The Day The Crayons Quit Paperback – 31 Jul 2014
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From the Publisher
The Day The Crayons Quit
Poor Duncan just wants to colour in. But when he opens his box of crayons, he only finds letters, all saying the same thing: We quit!
Beige is tired of playing second fiddle to Brown, Blue needs a break from colouring in all that water, while Pink just wants to be used. Green has no complaints, but Orange and Yellow are no longer speaking to each other.
The battle lines have been drawn. What is Duncan to do?
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One page letters, written by some disgruntled crayons...to their unsuspecting young owner, Duncan, to make a point (well several points, really)...before they QUIT!
Using the current trend of ‘adult colouring-in’ as an excuse, this book was bought for a very grown up child.
Don’t get me wrong...this is most definitely aimed at children but, reading between the lines, it has that humour that could appeal to any age group, mainly because the ‘moans’ are just so true. For a younger audience, the simple expressions on the faces of the crayons speak volumes and give scope for further discussion...beyond the tale.
Measuring in around 25.25 cm square, this paperback book has inner flap extensions with a summary of the story on the front one and, on the back, information about the author: DREW DAYWALT & the illustrator: OLIVER JEFFERS, of LOST and FOUND fame, nonchalantly mentioned, upside-down on the front cover of this book!
Written as a young hand might; sometimes in capitals, sometimes with a loop, sometimes with a scribble out, and, generally, on a slant despite any lines, the story begins on the covers with a hint of just what might be inside...with some militant-looking crayons!
Spanning 31 pages, between the beginning and the ending, are the 'letters' to Duncan, each one on the left-hand page, accompanied by a relevant picture on the right-hand page, illustrating the crayon’s colour and the particular grievance. Generally, this is a whinge about over-use, under-use, misrepresentation, mediation, lack of cover(!)...sometimes even a dig about another crayon’s ‘job’!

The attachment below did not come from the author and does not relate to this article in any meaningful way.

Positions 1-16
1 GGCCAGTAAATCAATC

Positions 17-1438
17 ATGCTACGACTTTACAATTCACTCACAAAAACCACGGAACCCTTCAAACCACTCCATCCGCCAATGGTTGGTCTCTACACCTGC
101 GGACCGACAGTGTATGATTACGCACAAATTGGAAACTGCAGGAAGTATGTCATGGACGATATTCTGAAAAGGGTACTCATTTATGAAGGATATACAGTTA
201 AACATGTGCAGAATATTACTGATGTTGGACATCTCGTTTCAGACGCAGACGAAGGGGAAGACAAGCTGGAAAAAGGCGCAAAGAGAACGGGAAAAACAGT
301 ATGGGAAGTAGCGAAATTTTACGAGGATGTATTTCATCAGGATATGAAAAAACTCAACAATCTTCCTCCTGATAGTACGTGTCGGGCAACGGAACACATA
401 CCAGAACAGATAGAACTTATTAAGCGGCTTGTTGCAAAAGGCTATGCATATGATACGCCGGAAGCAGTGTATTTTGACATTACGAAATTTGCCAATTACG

There are 12 colours in all, in order of appearance:
‘Well, poor Duncan just wanted to colour...and of course he wanted his crayons to be happy.
And that gave him an idea....’
At the end, a compromise is reached and ‘everything’ is happy ever after.
The plot of the book involves Duncan discovering one day that his crayons had written him letters - one letter from each colour - to let him know what they think. A couple of the colours are happy and want to thank Duncan. But on the whole, the crayons are not happy. So about 80-90% of the book is whining. Exactly what I want to teach my children NOT to do. It is somewhat cute and funny for an adult, and might be appreciated by an older child, but I personally (this is my personal opinion) did not think this would be helpful for my young children. I also did not like some of the tone of the book - for example "I HATE being used to draw the outside of things" (black crayon). 'Hate' is a very strong word and one which I really like to avoid in children's books. And "You're KILLING ME!" which seems a bit strong for a child's book. Yes, some parts were quite funny, but again, I personally did not think the language and tone would be helpful for my little kids to emulate. Ultimately in this book, we have the created (crayons) dictating to the creator (Duncan). The letters from the crayons inspire Duncan to draw a very creative picture, using the colours as they have asked. His creativity is rewarded with a '"good work" sticker for coloring...and a gold star for creativity". Talk about damaging the child's intrinsic motivation!
I think the humour in this book means that it will appeal to a slightly older picture book audience - I have found it ideal to read aloud to a Reception class and it would be enjoyed by any child from approx 4 - 8. In that way, it reminds me of Man on the Moon for a sense of ironic humour which will be enjoyed by children of a slightly older age then the usual picture book target audience. Great to read aloud and may well become a classic.
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I would expect it to be less repetitive (almost all crayons are either worn out or unused) and the ending stronger but if my daughter enjoys reading...Read more